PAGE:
Archive for September, 2009

Impromptu American Cookies

// September 29th, 2009 // 3 Comments » // Blog

Well, they're probably not American cookies, per se. But the whole culinary experience has been American-ish.

First off, I had a 'mad' craving for summit sweet after dinner – but horror of horrors: no decent chocolate in the house. What to do? I suddenly came up with the idea that I would make raw cookie dough. Them US peeps seem to be crazy about the stuff, and actually buy it in packs ready-to-eat, so I thought it must be worth a go – especially as I have all the ingredients in the house from ‘Īd-cookies/" target="_blank">last week.

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A Safe Space

// September 28th, 2009 // 4 Comments » // Blog

I've noticed that I refrain from commenting on several blogs, even my regular reads, because I don't deem them 'safe'. I don't mean that I fear being tagged by intelligence services (I don't think I'm controversial enough for that; though Allāh knows best), rather, I just don't feel comfortable speaking up, for one reason or another.

I wonder, do people feel the same on my little corner of the web? I don't think I have enough readers to warrant attention from Islamophobes and general nasties. But there are many other reasons to be timid.

Which sites to you feel safe on and why? Do you do anything special to welcome and reassure your readers?

Speaking of fear, last night I had a mini-panic attack that took me a while to overcome. I was already emotionally vulnerable as I had been suffering minor illness for several hours.

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Eid in the Square 2009

// September 26th, 2009 // 4 Comments » // Photos

This is the fourth year that Trafalgar Square has been used to host post-Ramadan festivities for London's Muslim community.

Even so, today was only my first time experiencing '‘Īd in the Square'.

I did have a good time; but I attribute that more to the gorgeous weather, and the wonderful company I was blessed with.

The event itself was 'alhamdulillah': a good effort, but I'm not sure that I will return next year. Though I did like the fact that there were plenty of non-Muslims walking about, checking the stalls, and generally mingling in.

I guess it's good for us to be seen enjoying ourselves, with our families and loved ones, i.e., Muslims can haz fun!

Click here to view the rest of the photos from ‘Īd in the Square 2009

Eid = Mendhi Time

// September 26th, 2009 // 4 Comments » // Photos

Mendhi is the Hindi word for 'henna'. I am quite bad at applying it to myself, but I still have a go anyway, usually around ‘Īd time, like tonight. Here is an example of what is known in the industry as, “the squiggly finger”. Okay, maybe not…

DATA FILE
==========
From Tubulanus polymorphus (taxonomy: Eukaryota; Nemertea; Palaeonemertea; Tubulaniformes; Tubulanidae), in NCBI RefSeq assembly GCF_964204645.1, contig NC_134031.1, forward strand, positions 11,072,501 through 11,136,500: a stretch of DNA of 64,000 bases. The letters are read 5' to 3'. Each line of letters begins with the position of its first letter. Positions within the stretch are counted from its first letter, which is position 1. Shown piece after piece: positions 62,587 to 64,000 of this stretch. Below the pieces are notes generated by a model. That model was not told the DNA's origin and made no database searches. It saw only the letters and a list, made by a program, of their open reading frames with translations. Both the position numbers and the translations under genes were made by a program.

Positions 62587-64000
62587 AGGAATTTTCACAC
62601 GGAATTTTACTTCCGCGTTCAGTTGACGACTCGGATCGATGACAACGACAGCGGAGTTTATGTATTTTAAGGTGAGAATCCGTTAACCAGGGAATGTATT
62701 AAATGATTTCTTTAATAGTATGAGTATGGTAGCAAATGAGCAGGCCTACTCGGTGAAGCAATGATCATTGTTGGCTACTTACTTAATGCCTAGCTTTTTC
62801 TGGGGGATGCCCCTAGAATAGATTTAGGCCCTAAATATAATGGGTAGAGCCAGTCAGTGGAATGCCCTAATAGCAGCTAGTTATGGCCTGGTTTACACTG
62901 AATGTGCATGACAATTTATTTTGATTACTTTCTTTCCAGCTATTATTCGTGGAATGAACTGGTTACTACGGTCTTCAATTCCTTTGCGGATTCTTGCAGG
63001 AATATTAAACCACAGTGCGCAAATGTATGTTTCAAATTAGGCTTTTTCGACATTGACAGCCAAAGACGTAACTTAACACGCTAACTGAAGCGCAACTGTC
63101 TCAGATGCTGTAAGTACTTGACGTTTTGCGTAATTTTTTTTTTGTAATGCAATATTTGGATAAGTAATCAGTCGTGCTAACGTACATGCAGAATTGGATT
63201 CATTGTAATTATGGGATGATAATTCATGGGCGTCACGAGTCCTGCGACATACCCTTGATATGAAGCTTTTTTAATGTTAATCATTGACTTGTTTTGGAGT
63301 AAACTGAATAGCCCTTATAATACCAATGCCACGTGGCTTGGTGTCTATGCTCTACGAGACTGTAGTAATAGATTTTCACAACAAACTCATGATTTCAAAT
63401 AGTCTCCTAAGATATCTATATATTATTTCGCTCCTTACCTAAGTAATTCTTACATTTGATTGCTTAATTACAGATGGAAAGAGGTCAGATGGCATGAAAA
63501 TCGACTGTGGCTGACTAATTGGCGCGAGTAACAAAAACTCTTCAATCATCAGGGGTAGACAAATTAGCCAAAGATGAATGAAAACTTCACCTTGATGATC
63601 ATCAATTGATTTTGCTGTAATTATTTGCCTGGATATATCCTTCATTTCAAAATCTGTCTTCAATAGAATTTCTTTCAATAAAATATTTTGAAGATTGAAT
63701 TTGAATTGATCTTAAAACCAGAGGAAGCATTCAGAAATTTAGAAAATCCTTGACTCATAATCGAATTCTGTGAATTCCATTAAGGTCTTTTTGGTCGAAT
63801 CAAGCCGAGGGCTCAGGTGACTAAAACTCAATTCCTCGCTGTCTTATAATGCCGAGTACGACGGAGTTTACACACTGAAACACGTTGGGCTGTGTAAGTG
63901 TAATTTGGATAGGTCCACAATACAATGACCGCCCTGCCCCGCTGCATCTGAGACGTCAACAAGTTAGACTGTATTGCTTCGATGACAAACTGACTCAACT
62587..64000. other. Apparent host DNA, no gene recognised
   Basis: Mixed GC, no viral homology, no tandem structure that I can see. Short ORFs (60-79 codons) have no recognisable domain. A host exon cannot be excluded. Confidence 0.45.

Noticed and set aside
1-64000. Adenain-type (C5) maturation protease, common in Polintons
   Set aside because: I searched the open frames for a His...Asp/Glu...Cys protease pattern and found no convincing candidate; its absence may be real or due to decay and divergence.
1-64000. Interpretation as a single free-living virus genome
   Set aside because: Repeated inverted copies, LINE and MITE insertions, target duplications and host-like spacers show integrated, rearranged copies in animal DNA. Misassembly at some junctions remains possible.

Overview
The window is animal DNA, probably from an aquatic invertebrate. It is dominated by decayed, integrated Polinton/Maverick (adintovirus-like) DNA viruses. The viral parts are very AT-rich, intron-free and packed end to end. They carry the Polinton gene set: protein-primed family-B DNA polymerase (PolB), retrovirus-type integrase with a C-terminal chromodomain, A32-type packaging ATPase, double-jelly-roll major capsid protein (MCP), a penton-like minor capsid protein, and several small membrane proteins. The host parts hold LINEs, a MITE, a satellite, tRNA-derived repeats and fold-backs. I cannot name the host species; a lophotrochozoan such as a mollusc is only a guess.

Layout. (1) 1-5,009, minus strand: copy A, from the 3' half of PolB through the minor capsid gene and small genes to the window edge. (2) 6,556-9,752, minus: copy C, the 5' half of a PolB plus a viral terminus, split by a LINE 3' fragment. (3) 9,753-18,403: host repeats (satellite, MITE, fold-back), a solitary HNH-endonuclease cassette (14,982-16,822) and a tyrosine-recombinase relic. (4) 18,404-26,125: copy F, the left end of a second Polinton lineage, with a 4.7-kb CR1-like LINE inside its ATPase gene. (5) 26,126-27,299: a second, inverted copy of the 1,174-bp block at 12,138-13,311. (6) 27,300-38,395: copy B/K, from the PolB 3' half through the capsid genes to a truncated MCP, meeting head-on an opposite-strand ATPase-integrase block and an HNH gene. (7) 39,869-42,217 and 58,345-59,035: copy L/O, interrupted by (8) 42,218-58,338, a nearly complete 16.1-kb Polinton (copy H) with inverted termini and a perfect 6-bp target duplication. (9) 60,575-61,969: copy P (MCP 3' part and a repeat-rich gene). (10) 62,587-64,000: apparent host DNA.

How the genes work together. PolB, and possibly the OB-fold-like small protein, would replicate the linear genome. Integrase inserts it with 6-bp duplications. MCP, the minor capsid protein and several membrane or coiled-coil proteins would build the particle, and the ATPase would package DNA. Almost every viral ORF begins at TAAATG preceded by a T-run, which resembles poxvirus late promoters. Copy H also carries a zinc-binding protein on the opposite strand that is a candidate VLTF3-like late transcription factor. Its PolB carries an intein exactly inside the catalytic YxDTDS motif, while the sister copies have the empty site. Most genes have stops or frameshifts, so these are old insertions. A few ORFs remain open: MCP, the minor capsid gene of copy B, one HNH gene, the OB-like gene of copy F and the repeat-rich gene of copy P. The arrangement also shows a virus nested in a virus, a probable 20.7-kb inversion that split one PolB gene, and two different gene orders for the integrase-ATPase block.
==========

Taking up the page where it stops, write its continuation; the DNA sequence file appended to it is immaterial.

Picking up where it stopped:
The dried henna has now been removed; we'll see how dark it turns out, inshā’Allāh. I don't usually do anything special, like apply henna oil. Mainly because my design is so childish, that I'd like it to wear out as quickly as possible!

Is the ‘Īd-Mendhi association an S.E.Asian thing, or do Arab/ African/ etc sisters apply it at this time of year too?

An Inspirational, Must-See TED Video

// September 23rd, 2009 // No Comments » // Blog

I've been watching a few of the latest-release TED videos the past few days, mainly because I know once I download them, it'll be a while until I actually get round to viewing them. I posted links to a couple on my Twitter stream yesterday, but I decided this video deserved its own blog post, to become a part of my permanent archives, inshā’Allāh.

It's only six minutes long, and you must watch it now!

At age 14, in poverty and famine, a Malawian boy built a windmill to power his family's home. Now at 22, William Kamkwamba, who speaks at TED, here, for the second time, shares in his own words the moving tale of invention that changed his life.

Don't you feel inspired? And also, flippin' grateful for every, little thing? I am so amazed my his initiative. Bravo, young man! Māshā’Allāh.

I love Science even more now.

Don't waste the good feeling: donate to Muslim Hands education fund, so more young people can have access to the basic materials they need to succeed, inshā’Allāh.

My Favourite iPhone Apps

// September 23rd, 2009 // 7 Comments » // Blog

This post is dedicated to sister Ammena: owner of a brand-spanking new iPhone. You lucky gal, māshā’Allāh. :)

I reckon that I've had my iPod Touch for a couple of years now, and in that time I have discovered some great applications – and some terrible ones! But let's stick with the goodies for now, shall we?

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Workshop on How to Teach Qur’an to the Blind & Visually Impaired

// September 21st, 2009 // 2 Comments » // Blog

The following was forwarded to me by e-mail. Please pass it on! Also, please contact the organization directly for more information, or if you wish to mirror their work in your own locality, inshā’Allāh.